The six elder children of Andrew Dickson were born in Ireland between the years 1734 and 1743, and the other four were born in America near Chambersburg, Penn., where their father had settled. The eldest of the four born in this country was Andrew, whose birth was in 1748, and who died in service in the Revolutionary army. The Bible containing Andrew Dickson's family record is now over one hundred and sixty years old, and is in possession of Rev. David French Dickson, of East Palestine, Ohio, a nephew of Dr. Dickson. Andrew Dickson's children were named: Hannah, George, Jean, James, Esther, Sarah, Andrew, Agnes, Mary Ann and John. George Dickson, the eldest son and second child in this family, was the grandfather of the subject of this sketch. George Dickson was born December 7, 1735, and died in the fall of 1817. He married, in 1770, Rachel McKee, then twenty-nine years of age, a daughter of James McKee, of Chambersburg, Penn. In the summer of 1772 George came to Black Lick creek (now in Indiana county), accompanied by his younger brother, John, and bought 400 acres of land. There they built a cabin, cleared what land they could during the summer, and then went back to Chambersburg for the winter. In 1773 they returned and cleared more, and in 1774 George moved his family into the cabin. He continued to clear and cultivate the land until 1778, when, in the greatest haste, they were obliged to flee upon receiving news of the Wyoming massacre and near approach of the hostile Indians. With his wife and their small children, James, Andrew and Agnes, all mounted upon two saddle horses, they summarily returned across the mountains to Chambersburg. In 1782 George and his brother John again visited their property in western Pennsylvania to find everything in ashes. Coming southward to Pittsburgh, suitable land was found and purchased by George Dickson, it being some 440 acres on the north branch of Miller's run, and purchased from one Thomas Reed, an early settler, who held it under a patent grant. John Dickson went further west into Ohio, where he married and settled near Poland.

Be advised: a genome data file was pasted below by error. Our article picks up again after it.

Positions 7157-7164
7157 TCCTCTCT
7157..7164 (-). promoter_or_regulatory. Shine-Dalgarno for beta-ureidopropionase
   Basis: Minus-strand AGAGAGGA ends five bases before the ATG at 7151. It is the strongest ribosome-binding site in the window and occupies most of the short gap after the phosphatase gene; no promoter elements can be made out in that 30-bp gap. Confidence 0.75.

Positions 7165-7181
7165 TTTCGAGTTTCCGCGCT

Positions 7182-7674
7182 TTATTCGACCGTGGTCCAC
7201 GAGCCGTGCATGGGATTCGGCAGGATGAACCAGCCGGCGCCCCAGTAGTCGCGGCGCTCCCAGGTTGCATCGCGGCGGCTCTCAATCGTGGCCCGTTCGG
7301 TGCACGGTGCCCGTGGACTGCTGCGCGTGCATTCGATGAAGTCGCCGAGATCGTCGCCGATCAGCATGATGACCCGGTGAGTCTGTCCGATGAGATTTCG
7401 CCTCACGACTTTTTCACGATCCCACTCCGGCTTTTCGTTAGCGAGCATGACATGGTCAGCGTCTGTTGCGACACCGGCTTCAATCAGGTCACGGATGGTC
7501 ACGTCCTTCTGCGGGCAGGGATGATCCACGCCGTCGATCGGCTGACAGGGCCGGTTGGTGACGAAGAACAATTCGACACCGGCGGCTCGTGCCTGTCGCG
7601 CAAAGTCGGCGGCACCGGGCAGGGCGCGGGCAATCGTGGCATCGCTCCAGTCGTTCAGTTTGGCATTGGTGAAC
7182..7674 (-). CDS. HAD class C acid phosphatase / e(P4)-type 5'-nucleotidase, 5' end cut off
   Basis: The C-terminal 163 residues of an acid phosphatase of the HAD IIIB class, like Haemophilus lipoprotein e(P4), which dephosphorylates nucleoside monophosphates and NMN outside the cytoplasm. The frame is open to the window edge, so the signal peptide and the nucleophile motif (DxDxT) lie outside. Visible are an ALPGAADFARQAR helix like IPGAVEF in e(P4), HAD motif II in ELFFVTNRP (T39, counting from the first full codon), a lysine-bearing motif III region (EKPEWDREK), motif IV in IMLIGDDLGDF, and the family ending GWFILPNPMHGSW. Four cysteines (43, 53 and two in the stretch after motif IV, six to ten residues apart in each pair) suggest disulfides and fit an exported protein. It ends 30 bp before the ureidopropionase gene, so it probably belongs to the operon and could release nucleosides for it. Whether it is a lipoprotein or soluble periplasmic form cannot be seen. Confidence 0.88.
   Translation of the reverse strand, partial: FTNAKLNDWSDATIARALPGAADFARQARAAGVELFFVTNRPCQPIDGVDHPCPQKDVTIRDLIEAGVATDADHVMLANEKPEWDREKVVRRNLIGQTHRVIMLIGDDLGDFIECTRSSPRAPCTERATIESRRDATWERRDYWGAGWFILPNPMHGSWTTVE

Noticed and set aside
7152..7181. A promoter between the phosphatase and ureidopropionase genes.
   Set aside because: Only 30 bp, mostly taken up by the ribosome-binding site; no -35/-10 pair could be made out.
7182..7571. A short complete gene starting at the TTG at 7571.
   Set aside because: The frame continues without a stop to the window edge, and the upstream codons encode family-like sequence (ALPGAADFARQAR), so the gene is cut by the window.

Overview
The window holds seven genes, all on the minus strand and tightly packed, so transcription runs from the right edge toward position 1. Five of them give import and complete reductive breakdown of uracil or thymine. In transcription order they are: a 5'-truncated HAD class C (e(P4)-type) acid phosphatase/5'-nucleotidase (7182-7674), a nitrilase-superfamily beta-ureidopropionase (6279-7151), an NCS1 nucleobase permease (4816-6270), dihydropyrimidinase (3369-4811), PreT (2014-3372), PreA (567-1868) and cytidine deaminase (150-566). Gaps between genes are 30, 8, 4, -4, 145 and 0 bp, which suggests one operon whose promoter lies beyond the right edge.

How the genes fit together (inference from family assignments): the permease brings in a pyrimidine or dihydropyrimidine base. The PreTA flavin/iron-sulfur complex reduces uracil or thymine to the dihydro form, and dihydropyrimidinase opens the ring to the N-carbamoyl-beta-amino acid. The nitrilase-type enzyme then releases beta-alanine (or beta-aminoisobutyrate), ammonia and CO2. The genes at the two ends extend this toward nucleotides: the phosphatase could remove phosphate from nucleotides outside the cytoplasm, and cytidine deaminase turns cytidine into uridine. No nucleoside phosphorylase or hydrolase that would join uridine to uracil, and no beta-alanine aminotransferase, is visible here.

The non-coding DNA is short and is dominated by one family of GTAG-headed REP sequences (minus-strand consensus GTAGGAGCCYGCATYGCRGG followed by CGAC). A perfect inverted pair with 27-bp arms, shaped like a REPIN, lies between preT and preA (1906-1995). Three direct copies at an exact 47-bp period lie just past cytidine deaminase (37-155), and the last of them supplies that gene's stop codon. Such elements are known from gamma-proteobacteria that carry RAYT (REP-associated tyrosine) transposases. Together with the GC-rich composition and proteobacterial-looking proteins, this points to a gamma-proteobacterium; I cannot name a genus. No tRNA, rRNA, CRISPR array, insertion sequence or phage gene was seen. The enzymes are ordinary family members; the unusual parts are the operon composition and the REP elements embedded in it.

The family of George Dickson numbered eight children three sons and five daughters. These uncles and aunts to Dr. James Dickson were James, born January, 1772; Andrew, born May 27, 1775; Agnes, born February 27, 1777; Mary, born September 4, 1780; Rachel, born November 13, 1782; Hannah, born November 18, 1785; Elizabeth, born August 10, 1789; and William, the father of Dr. Dickson, born August 2, 1791. James, the eldest, married a Miss Frazee, and their family consisted of several daughters; James Dickson died in Cuyahoga county, Ohio. His brother, Andrew, also married a Miss Frazee, a sister of James' wife; Andrew died near DeKalb, Ohio, leaving a large family, chiefly sons. Agnes, the third child in George Dickson's family, died at the age of nineteen near Noblestown, Penn.; she had doubtless been named for her father's sister Agnes, the wife of Mr. Bryar, of Chambersburg. Mary, the fourth member of George Dickson's family, married Joseph Burnside, and resided near Canonsburg, where her death occurred at an advanced age, having for many years before her death been totally blind; her family numbered three daughters and one son, namely: Margaret Jane (recently deceased), the wife of Rev. David Thompson, D. D., of Monmouth, Ill.; Rachel, wife of John Foley; Mary Anne, now Mrs. Haslep, of near Monmouth, Ill.; and George Dickson Burnside, who died a few years since on his farm near Canonsburg. Rachel Dickson, the fifth in George Dickson's family, died near Scottsville, Penn., and was the wife of Solomon Irons; their family numbered six children, viz.: James, John, Rachel, William, Joseph and Andrew. Hannah, George Dickson's sixth child, became the wife of Andrew Henderson, and of their six children four were sons, named respectively: George, John, William and Ebenezer. Hannah Dickson Henderson died near Granville, Ill. The next younger sister was Elizabeth, the seventh child of George Dickson; she became the wife of James Stewart, and at her death which occurred near Clinton, Penn., left no family. The youngest child of the grandfather, George Dickson, was William, the father of Dr. James G. Dickson.